|Release Date: August 29, 2006|
"Thunder on the Mountain" gets things off to a rousing start, featuring a retro intro that invokes the birth of rock and roll. The first verse heralds the coming of end times, then the second pays tribute Alicia Keys. The final lyrics may be a direct reference to Chaplin's 1918 short A Dog's Life. The attitude, sound, and imagery of "Thunder on the Mountain" suggest an alternate way of looking at the modern world, one for staying sane.
"Spirit in the Water" is an epic love ballad. An epic tale of unrequited love that's been going on for centuries that's much akin to Dante's Beatrice. Each verse packs a punch that alternates between humor, violence, desire, hope, loss, and melancholia.
"Rollin and Tumblin" returns to the blues, a tribute to Muddy Waters. "Someday Baby" continues along in the same vein of classic blues.
"When the Deal Goes Down" and "Beyond the Horizon" are theological laments on mortality, produced in the style of 1930s Cole Porter, foreshadowing Dylan's work in the next decade.
"Workingman's Blues #2" encapsulates the class struggle, a preoccupation of Dylan's going back the early Woody Guthrie influenced material.The first verse proclaims "the buying power of the proletariat gone down" refers back to old left 1930s politics. Along with "Thunder on the Mountain" there are numerous references to the tragicomic adventures of Chaplin.
I always find "Nettie Moore" to be the most impenetrable song on Modern Times, perhaps due to Dylan's repetitive delivery. The imagery is bleak, full of regret, betrayal, and tragedy.
"The Levee's Gonna Break" was recorded with Hurricane Katrina fresh on everyone's mind, another track about a flood and tragedy on a biblical scale in a call back to "High Water" on "Love and Theft", here the tone is less defiant and more resigned to fate. The last lyric, "some people are still sleeping; some people are wide awake" reads like a warning.
"Ain't Talkin" revels in apocalyptic imagery, seemingly a continuation of the motif set up in "Thunder on the Mountain." A spiritual warrior walks through a desolate landscape and reflects on many things and speaking of "practicing a faith long abandoned." The past was glorious, the present is depressing, and the future lays in the balance.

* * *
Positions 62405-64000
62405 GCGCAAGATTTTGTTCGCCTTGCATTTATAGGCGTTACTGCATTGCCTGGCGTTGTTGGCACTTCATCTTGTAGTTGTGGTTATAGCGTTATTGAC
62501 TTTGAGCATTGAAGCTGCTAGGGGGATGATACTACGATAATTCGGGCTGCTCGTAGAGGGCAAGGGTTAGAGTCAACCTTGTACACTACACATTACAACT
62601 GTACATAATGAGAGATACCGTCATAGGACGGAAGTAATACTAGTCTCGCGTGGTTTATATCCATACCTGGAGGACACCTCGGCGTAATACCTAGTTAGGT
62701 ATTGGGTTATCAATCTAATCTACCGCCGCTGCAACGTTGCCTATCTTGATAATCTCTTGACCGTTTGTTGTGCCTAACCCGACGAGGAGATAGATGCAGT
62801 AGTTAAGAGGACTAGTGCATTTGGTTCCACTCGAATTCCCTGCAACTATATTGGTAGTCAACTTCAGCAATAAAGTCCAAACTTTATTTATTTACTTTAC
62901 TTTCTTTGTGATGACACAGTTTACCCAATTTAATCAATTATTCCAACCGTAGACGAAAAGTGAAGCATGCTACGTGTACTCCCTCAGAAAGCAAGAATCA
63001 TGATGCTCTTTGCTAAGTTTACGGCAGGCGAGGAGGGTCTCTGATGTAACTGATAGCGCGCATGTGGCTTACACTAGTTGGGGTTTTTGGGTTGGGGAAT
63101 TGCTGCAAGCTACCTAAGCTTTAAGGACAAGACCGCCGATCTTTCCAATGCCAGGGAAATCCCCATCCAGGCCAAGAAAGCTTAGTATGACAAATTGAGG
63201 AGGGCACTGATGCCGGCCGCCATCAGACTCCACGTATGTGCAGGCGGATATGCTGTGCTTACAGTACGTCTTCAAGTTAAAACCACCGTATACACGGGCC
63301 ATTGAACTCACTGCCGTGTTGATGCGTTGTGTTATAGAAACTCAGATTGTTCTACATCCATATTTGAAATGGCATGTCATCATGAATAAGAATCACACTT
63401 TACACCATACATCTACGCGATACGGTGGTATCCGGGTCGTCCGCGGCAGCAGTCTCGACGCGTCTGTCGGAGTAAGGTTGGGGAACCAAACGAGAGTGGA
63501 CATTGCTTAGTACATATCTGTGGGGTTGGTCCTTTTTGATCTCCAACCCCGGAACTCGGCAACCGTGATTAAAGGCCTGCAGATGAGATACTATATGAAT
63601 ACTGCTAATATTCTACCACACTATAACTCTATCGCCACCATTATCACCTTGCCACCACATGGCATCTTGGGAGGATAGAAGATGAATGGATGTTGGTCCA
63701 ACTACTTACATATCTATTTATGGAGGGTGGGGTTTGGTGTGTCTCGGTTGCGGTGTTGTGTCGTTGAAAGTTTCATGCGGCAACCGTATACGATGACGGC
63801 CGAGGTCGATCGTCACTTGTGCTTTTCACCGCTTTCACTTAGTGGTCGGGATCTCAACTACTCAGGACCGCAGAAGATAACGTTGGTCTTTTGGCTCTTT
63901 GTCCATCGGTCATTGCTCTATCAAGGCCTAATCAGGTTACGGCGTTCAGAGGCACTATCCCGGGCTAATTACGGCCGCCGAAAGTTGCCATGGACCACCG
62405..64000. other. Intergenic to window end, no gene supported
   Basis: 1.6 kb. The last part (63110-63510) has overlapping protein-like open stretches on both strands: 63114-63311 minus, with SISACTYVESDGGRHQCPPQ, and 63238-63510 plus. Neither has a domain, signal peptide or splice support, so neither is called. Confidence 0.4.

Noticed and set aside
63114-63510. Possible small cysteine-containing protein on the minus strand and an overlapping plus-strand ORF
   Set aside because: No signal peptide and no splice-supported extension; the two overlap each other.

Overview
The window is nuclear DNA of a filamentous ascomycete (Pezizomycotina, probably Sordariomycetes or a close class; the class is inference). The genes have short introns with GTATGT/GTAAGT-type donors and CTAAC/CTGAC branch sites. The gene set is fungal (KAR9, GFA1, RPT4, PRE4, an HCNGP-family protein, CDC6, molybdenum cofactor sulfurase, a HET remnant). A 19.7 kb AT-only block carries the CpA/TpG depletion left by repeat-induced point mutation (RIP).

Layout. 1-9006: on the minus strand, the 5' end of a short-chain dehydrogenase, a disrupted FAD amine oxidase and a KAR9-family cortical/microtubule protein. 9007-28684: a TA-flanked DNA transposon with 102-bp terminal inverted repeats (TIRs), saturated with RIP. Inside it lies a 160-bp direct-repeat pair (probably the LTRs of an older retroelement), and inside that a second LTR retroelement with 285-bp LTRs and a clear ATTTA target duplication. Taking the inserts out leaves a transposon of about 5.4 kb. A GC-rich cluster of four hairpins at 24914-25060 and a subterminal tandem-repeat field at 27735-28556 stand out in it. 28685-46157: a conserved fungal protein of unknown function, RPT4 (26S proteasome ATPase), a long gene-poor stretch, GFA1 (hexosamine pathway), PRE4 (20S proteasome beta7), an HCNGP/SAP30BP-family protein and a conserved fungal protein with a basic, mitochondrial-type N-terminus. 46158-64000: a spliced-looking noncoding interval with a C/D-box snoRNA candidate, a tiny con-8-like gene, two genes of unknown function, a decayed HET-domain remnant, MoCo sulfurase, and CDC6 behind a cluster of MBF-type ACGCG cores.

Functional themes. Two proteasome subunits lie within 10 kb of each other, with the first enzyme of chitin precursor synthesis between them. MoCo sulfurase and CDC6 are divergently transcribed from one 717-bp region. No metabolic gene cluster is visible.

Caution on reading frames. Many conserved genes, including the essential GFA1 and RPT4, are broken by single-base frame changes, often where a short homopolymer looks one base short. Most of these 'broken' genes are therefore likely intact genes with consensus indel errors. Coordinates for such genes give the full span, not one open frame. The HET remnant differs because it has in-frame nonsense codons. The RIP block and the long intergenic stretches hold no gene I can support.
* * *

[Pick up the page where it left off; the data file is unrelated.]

Although Modern Times lacks the electric swagger of "Love and Theft" and borders on being derivative at times, it contains some of Dylan's best work . "Thunder on the Mountain," "Spirit on the Water," and "Workingman's Blues #2" are all diamonds in his catalog. All ten songs would sustain Dylan's live concerts in the years to come, an impressive feat in itself.
The old world perspective, feelings of loss and faint hope, and a sense of the mythical American landscape all define Modern Times.
Well written reviews. Too many Dylan reviews are "bloviating" and self absorbed, "seeing" in them what does not exist. I enjoy this writer's sober and mature view. "Working Man Blues #2" is one of Dylan's most touching post 1997 writing. The author's last sentence is a good summation of what I think is one of Dylan's best albums.ReplyDelete
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Very well considered piece...thankyouReplyDelete
I don't agree with everything said but i do agree with most of the points made..its 3am i need some sleep i live in Australia...in 67 days Bob Dylan starts his 7 Cities 2018 Australian Tour in Perth on August 8th.
I have tickets to every show in Australia...
Bless all Lovers of Bob Dylans Songs....
Thanks for reading! Enjoy the shows!Delete
In this instance, I agree with Christgau's review, and his grade: A+ReplyDelete
A rare A+ from Christgau, always the melodrama between Dylan and the first generation rock critics.Delete